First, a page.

The Fight Over Capital Assets

Yes, I am making another video on capital assets, because this is something they don’t tell you about in business school. Stakeholder’s in business often fight over capital assets. I am going to explain what this conflict is all about. Watch now!

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I want you to imagine something. Imagine you are running a business, and you have two groups of stakeholders. One group thinks it is a good thing for you to have as many capital assets as possible. The other group thinks you should have as little capital assets as possible. Your job is to keep both these groups of people happy. Does that sound impossible? It is, and that is exactly what you have to do in business. You have debt holders and equity holders, who have competing interests when it comes to capital assets.

Let us look at the balance sheet and I will explain to you what is happening. You have Assets, Liabilities and Owner’s Equity. This is based on the famous equation we all know: Assets = Liabilities + Owner’s Equity. The Assets represent everything the business owns. The balance sheet describes how the assets are split up between these two groups of stakeholders: Debt holders and Owners.

Liabilities represent the debt the business owes to other people. An example of this is when a company takes out a loan to buy a capital asset. The capital asset goes under assets, and the loan goes under liabilities.

Owner’s Equity represent the owner’s investment in a business. If an owner funds the purchase of the capital asset, the capital asset goes under assets, and the claim against that asset is recorded as Owner’s Equity.

These two groups of stakeholders have different interests that often compete. The biggest distinction is priority in bankruptcy. Bankruptcy is the worst case scenario for a business where it shuts down. In that situation, the business would sell all of its assets, and distribute the cash first to the debt holders, and then whatever is left would go to the owners. The debt holders get priority treatment.

Think about what this means. If you are a debt holder, you want that company to hold as many capital assets as possible, because it reduces the risk they will default on your debt. If you are holding the debt for one factory building, and you know that business owns five factory buildings, there is a good likelihood the business will be able to pay off your debt. If something horrible happened to the business, by the time they sold off all five factory buildings they would hopefully have the money to pay you back for your debt. This is the reason why debt holders care about the debt to total assets ratio.

Quick tip: What is a debt to total assets ratio? This ratio compares whether assets can cover liabilities. This is used by long-term creditors to determine a business’ ability to cover their debt. The more assets, the less risky the debt repayment, and the better for the person holding the debt. These ratios are often written into bank loans, requiring businesses to keep above a certain level of debt to assets.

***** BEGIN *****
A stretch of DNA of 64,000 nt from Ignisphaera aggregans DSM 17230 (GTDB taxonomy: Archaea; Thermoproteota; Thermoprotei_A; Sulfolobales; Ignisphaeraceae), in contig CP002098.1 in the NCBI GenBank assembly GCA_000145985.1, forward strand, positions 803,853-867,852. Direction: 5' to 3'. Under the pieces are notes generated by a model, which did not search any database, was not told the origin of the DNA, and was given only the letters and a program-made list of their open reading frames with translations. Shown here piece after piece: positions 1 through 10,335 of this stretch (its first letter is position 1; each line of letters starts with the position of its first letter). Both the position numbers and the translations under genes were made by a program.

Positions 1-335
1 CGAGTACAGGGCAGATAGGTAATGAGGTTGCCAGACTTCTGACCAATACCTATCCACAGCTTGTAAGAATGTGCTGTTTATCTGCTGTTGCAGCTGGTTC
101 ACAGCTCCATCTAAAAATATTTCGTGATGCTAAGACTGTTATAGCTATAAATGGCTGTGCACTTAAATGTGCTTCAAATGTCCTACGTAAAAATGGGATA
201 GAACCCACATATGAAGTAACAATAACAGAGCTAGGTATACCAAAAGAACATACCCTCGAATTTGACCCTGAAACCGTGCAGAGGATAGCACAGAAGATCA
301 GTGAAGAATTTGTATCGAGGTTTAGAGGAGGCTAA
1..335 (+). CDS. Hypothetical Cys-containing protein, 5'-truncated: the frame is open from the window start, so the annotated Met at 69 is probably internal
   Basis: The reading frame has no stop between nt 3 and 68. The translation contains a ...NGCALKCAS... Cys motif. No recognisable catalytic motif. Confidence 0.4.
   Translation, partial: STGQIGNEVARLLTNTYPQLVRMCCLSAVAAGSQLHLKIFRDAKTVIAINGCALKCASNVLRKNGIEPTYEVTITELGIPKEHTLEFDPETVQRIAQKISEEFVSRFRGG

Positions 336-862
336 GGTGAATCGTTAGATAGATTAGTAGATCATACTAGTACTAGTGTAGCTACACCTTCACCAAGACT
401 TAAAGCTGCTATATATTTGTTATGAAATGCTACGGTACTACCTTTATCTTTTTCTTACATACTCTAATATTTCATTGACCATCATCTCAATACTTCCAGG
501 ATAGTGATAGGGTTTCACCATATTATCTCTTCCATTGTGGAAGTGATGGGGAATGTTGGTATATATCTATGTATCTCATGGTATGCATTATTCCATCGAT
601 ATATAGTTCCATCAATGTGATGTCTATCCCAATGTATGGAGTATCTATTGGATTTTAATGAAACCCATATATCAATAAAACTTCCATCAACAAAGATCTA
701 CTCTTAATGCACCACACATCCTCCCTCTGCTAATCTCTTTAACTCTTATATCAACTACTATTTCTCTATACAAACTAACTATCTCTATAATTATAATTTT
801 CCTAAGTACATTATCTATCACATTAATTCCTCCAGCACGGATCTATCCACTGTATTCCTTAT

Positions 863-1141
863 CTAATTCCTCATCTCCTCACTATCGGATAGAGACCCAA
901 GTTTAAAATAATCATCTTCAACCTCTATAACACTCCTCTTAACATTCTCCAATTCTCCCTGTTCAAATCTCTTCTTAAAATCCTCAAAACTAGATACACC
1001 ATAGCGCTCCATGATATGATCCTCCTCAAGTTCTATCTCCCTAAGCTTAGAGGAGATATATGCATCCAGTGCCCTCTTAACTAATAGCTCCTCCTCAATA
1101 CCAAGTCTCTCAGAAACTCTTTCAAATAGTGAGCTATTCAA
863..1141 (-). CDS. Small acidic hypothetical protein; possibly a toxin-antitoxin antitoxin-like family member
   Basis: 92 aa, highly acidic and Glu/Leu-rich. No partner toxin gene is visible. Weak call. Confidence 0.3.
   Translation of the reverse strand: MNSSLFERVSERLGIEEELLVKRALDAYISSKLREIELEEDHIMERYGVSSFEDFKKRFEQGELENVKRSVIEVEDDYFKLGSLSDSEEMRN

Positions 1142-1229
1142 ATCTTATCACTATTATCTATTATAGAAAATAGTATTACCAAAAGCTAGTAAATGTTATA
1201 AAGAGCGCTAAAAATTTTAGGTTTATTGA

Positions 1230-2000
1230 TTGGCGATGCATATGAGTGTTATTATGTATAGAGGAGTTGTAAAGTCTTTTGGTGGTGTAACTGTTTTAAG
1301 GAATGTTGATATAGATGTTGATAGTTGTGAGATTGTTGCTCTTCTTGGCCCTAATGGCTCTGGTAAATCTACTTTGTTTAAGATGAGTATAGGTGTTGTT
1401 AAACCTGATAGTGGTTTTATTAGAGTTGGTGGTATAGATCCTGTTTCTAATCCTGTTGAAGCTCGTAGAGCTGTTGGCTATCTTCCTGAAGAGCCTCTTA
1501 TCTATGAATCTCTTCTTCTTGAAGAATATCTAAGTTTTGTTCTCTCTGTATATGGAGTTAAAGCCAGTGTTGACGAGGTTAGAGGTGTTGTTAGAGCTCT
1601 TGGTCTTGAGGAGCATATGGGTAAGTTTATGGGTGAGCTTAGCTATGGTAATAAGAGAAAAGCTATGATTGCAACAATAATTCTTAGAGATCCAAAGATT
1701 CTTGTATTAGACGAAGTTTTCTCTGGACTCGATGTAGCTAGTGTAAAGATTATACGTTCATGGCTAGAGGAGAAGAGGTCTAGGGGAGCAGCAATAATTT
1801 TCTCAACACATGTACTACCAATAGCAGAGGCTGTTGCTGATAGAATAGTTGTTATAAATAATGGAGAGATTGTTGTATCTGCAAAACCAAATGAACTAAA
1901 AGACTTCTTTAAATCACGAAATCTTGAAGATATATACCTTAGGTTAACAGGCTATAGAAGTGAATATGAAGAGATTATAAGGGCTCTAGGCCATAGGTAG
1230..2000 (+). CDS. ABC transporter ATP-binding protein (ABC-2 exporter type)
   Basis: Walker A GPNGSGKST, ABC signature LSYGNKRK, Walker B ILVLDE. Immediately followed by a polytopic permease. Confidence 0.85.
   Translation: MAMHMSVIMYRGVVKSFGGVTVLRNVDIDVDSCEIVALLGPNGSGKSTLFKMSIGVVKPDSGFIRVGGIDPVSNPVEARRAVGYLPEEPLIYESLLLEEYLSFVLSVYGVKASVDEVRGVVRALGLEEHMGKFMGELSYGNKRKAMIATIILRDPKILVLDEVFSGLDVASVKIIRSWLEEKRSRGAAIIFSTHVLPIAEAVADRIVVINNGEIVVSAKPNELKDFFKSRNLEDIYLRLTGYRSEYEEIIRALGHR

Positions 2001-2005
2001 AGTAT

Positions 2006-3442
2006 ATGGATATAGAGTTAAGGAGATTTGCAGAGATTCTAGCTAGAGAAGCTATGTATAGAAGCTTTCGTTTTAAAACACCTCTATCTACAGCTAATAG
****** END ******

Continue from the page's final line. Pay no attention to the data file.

That was a lot about the debt holders. What makes the owner’s different? The owner’s actually want less capital assets, because the owner’s care more about a different ratio: Return on Assets (ROA).

Quick tip: What is the Return on Assets ratio? This ratio compares net income over total assets. If you can generate greater amounts of income from smaller amounts of assets, that means you are more efficient.

ROA is a n important equation for owners for a simple reason. Better ROA means it is easier to grow and scale the business. If you reduce your capital assets, that increases your ROA. Investors are looking for the most effective use of their capital. For a business owner, if you wanted to duplicate your business in another city, it is easier to do that if you are able buy fewer assets.

This sets up a conflict between debt holders and owners. Debt holders want more capital assets. Owners want less capital assets. You as a business leader are stuck in the middle. You are trying to maintain a balance that keeps all your stakeholders happy in this impossible situation. This brings us one of the biggest questions in business: What is the ideal capital structure? What is the best ratio of liabilities to owner’s equity? There is no one right answer to this question. Every business is different. But the central issue of this question really is about keeping these two groups of stakeholders happy. Because the goal of business is to create value for everyone involved. So it is really important for a business leader to understand each of the different stakeholders and their interests.

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Neither Zach De Gregorio or Wolves and Finance Inc. shall be liable for any damages related to information in this video. It is recommended you contact a CPA in your area for business advice.

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